Thomas G. Chastain
There are two lodging control agents (plant growth regulators) available for grass seed producers in Oregon. Palisade (trinexapac-ethyl) and Apogee (prohexadione-calcium) plant growth regulators (PGRs) are acylcyclohexanedione inhibitors of the 3-β hydroxylation of GA. The known effects of the acylcyclohexanedione PGRs currently in use on grass seed crops are as follows:
- Increased seed yield
- Increases number of florets produced
- Increased number of seeds produced
- Reduced crop height and lodging
- Reduced leaf length
- Reduced vegetative biomass
- Increased harvest index
There have been no effects of the PGRs on the following plant characteristics in grass seed crops:
- Numbers of tillers produced
- Root biomass produced
- Spike or panicle production
- Spikelet production
However, there have been mixed and inconsistent effects of the two PGRs on seed weight. The attached table outlines 30 site years of data representing work in four species where seed weight was one of the characteristics examined (Table 1). Multiple rates, timings, and/or locations were a part of the studies. There were no trends in seed weight evident among the various species tested with regard to PGR application.
Statistically significant effects on seed weight were observed in 7 of the 30 (23%) site years. Five of the significant responses showed that PGRs increased seed weight while the remaining two had PGRs reducing seed weight. The increases or decreases in seed weight were small and results from seed germination studies indicate that there is no evidence that seed quality is affected by these small and inconsistent effects on seed weight. In the other 23 site years, PGRs had no statistically meaningful effect. While there are numerical differences that can be observed in this non-significant (NS) data, those difference are thought to be the result of chance and are evidence of the natural variation in the seed weight characteristic unrelated to the PGR management.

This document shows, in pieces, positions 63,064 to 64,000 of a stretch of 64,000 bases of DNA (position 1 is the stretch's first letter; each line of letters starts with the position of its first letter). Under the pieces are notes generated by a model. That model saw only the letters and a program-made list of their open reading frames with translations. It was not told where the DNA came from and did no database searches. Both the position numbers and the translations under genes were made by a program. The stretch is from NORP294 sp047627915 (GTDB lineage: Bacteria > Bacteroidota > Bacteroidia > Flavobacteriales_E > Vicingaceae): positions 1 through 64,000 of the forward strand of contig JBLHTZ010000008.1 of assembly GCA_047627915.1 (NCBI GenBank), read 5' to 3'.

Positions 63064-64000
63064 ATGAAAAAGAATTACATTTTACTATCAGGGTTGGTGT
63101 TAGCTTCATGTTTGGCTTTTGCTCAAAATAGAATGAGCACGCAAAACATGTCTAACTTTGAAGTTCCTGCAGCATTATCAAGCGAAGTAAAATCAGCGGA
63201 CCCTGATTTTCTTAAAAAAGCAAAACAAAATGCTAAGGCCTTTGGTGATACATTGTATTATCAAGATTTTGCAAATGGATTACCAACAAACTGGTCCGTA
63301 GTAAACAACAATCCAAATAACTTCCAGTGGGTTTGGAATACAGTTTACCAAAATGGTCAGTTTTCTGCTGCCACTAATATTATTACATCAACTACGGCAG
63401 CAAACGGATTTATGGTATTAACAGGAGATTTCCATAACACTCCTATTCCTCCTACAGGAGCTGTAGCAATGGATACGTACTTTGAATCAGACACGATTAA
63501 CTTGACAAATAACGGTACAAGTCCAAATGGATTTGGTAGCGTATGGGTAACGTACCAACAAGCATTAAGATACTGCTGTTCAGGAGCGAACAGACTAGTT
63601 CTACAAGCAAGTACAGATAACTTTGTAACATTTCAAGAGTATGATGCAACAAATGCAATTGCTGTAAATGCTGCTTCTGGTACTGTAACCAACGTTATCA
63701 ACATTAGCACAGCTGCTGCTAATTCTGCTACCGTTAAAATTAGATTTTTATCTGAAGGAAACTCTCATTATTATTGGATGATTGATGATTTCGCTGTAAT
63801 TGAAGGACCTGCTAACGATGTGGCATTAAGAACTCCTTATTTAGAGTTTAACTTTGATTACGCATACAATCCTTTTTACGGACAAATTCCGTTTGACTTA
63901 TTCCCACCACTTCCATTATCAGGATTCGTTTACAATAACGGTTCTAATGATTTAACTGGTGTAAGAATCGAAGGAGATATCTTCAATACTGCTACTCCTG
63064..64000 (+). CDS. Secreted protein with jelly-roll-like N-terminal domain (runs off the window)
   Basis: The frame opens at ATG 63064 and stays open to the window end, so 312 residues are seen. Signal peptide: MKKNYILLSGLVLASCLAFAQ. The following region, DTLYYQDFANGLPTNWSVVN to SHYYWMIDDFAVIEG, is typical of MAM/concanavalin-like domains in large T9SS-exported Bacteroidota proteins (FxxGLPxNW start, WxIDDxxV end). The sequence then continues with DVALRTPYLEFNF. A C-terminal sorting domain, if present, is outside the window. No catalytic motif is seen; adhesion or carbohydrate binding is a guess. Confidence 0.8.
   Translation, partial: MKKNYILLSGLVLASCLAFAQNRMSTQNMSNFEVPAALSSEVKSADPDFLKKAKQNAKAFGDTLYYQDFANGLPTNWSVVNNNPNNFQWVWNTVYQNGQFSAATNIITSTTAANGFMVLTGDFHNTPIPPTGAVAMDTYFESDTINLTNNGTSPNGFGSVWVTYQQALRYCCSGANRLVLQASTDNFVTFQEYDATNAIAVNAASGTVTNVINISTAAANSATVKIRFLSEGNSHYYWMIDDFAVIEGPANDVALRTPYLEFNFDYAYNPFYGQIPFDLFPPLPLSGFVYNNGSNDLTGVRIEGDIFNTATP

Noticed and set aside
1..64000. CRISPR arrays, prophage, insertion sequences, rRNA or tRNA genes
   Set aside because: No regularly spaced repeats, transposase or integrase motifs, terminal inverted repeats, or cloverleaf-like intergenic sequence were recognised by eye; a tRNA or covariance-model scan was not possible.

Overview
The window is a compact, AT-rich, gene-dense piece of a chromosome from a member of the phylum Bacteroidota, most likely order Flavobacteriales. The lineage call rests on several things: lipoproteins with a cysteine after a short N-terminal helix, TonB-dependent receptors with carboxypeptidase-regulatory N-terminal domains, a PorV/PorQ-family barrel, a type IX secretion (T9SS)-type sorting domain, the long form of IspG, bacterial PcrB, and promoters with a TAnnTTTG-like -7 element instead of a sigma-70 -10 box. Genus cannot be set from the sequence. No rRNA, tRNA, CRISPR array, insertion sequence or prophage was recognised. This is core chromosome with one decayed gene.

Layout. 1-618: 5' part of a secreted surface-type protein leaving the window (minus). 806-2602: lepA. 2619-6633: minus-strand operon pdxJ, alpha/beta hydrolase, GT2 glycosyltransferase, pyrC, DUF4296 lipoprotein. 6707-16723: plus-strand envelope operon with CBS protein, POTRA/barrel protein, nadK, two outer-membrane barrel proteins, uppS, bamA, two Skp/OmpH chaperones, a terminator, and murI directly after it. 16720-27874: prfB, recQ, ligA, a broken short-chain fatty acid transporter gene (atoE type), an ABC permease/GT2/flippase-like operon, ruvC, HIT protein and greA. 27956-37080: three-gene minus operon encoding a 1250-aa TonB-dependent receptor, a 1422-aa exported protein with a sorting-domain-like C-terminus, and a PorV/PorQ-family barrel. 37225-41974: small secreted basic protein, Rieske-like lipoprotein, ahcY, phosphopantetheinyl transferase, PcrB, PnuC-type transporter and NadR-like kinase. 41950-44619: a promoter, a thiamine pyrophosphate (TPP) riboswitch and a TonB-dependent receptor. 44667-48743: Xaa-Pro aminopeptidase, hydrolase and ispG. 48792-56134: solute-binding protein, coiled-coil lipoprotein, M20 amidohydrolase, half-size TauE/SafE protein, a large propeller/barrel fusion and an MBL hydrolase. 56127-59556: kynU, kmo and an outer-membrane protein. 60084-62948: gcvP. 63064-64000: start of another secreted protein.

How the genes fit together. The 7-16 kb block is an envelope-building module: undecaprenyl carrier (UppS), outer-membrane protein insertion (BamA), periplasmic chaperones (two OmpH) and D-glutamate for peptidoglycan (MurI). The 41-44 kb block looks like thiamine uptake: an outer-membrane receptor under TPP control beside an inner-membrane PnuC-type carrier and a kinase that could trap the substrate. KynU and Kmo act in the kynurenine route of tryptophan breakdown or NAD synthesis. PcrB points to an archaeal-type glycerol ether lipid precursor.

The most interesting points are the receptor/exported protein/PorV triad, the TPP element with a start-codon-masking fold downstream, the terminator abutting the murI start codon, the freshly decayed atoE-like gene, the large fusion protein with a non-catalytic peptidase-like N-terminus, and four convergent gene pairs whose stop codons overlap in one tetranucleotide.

PGR applications at labeled use rates might in a few instances result in small increases or decreases in the weight of harvested seed in perennial grass seed crops. But for the majority of PGR applications, no effects on seed weight will be evident.
Table 1. PGR treatment effects on seed weight (mg) of cool-season perennial grass seed crops.
|Palisade||Silberstein et al.||Perennial ryegrass||1999||1.98||2.00||NS|
|Creeping red fescue||1999||1.09||1.14||*|
|Rolston et al.||Perennial ryegrass||2009||2.86||2.79||NS|
|Chastain et al.||Perennial ryegrass||2002||2.01||2.05||*|
|Zapiola et al.||Creeping red fescue||2003||1.26||1.29||*|
|Apogee||Silberstein et al.||Perennial ryegrass||1999||1.98||1.97||NS|
|Creeping red fescue||1999||1.09||1.11||NS|